People living in Miami Beach and Fort Lauderdale prepared for tidal flooding Friday.
South Florida is part of October's high tides, which surprised even veteran east siders.
"It has to do with the lunar cycle," said Eric Carpenter, Director of Miami Beach Public Works. "The water patterns, you have offshore winds pushing water back in the bay a little bit."
Size matters when you're talking tides from Miami Beach to Fort Lauderdale.
"Because of sea level rise kind of occurring overtime now, we're starting to notice this perhaps more and more, and it's affecting us more and more," said Ft. Lauderdale Asst. City Manager Susanna Torriente.
The City of Fort Lauderdale put out an e-blast to residents Friday as a heads up that Sunday morning at 10:37 a.m. begins the autumn high tide cycle, that last year swept up and crumbled A1A along the beach and veiled the banks where streets end and canals begin.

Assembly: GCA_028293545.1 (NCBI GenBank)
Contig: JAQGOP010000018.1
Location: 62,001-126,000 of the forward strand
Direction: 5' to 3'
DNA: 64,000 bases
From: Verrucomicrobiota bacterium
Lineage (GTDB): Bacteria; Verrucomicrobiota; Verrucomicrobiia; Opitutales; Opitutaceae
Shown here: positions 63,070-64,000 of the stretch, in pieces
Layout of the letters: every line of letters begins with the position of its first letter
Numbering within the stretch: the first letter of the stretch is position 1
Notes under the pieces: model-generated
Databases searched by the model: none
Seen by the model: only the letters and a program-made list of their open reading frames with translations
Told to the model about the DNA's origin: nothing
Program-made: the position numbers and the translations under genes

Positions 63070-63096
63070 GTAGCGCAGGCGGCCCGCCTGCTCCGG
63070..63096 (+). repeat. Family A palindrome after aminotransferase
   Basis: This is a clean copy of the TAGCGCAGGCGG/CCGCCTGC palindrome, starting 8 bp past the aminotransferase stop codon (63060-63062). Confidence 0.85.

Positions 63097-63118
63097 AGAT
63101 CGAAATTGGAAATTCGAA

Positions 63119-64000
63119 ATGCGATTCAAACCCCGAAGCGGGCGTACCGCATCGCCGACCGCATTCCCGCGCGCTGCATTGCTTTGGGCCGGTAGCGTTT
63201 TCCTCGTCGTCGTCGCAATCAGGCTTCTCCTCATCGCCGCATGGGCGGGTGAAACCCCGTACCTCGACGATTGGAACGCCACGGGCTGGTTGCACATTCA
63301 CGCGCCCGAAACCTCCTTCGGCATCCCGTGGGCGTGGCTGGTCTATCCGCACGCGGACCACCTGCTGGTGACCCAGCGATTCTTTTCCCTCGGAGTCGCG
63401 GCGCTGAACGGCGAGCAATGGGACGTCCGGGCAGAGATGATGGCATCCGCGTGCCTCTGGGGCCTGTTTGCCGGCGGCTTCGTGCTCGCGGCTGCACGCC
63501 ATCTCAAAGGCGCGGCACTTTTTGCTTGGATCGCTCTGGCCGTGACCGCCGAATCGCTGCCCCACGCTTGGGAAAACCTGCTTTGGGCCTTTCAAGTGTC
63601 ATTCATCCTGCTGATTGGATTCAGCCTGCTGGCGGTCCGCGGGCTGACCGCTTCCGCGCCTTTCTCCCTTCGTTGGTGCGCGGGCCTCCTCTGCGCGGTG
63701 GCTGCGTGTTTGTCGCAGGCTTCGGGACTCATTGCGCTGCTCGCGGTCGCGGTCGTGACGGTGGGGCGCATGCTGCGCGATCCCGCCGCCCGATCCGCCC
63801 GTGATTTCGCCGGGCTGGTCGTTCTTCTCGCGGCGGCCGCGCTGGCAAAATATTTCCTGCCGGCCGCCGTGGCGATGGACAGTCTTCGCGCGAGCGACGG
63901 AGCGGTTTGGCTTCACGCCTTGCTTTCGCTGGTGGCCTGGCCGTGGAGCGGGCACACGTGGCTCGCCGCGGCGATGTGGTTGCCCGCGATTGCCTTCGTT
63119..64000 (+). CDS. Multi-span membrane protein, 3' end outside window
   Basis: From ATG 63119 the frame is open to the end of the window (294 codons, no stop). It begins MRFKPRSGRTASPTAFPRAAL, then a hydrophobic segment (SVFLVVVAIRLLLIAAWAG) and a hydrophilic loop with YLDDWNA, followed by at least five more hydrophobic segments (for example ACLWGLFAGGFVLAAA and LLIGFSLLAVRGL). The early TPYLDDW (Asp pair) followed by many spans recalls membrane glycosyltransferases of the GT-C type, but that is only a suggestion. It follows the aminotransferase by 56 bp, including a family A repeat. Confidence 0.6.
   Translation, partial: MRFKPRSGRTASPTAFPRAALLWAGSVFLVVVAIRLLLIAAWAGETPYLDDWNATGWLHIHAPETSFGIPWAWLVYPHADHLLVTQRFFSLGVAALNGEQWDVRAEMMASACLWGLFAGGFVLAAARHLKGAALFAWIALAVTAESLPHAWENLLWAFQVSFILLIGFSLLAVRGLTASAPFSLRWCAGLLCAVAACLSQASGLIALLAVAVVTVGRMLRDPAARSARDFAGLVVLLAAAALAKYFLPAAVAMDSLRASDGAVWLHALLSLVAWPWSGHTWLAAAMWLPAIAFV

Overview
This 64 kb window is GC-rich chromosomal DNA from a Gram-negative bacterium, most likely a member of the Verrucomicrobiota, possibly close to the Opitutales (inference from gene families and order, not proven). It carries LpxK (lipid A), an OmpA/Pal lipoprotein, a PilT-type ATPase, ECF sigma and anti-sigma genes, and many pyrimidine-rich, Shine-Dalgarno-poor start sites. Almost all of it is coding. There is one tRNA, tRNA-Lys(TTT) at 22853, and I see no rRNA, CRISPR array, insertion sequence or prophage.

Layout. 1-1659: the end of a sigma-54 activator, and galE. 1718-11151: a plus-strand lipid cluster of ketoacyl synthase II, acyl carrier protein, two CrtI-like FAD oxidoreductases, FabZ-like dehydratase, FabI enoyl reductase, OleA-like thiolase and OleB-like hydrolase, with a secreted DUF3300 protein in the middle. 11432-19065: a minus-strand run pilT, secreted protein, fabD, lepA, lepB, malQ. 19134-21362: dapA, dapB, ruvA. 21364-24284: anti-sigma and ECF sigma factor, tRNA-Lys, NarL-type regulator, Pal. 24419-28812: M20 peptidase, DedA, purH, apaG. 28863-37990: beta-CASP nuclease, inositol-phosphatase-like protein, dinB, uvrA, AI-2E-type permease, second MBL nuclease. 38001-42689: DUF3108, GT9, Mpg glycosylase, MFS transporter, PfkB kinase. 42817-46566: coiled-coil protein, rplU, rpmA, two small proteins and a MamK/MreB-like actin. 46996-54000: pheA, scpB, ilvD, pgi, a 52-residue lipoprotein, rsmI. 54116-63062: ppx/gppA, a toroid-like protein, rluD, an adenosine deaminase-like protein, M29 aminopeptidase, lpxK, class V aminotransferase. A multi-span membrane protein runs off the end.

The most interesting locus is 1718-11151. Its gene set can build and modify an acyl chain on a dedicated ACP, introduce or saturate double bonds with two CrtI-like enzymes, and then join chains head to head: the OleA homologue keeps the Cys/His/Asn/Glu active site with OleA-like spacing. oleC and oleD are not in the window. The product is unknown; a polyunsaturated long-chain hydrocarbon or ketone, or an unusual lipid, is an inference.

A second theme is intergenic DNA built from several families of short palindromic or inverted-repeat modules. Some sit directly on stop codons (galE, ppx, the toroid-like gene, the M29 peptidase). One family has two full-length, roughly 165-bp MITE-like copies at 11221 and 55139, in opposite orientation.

Although there is currently an emergency fix along A1A, a permanent solution is in the design phase.
In Fort Lauderdale's low lying neighborhoods, the city installed backflow protectors. It keeps the bay from coming up through storm drains.
On sometimes submerged South Beach, a pumping system is part of a construction project aimed at keeping life on land above the rising waters.
"We're designing for a 20-year horizon based on what the anticipated sea levels are going to be," said Carpenter.
"There are different things we can do overtime with the knowledge that we have," said Torriente.
For a link to NOAA's daily tide predictor calendar, click here.